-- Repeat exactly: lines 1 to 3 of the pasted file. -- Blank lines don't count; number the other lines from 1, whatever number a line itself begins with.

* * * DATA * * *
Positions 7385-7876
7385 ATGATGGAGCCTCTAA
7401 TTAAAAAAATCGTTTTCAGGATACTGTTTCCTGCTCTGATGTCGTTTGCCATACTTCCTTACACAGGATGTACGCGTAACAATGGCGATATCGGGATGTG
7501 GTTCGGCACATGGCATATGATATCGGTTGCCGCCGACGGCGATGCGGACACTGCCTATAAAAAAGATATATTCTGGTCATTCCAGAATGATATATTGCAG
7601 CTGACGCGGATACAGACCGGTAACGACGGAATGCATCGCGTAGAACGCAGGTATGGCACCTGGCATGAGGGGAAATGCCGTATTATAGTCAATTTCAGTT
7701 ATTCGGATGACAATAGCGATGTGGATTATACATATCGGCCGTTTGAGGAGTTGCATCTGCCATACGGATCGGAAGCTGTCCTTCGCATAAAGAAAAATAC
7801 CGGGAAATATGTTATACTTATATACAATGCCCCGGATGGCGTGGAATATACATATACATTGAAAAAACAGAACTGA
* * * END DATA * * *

Positions 7385-7876
7385 ATGATGGAGCCTCTAA
7401 TTAAAAAAATCGTTTTCAGGATACTGTTTCCTGCTCTGATGTCGTTTGCCATACTTCCTTACACAGGATGTACGCGTAACAATGGCGATATCGGGATGTG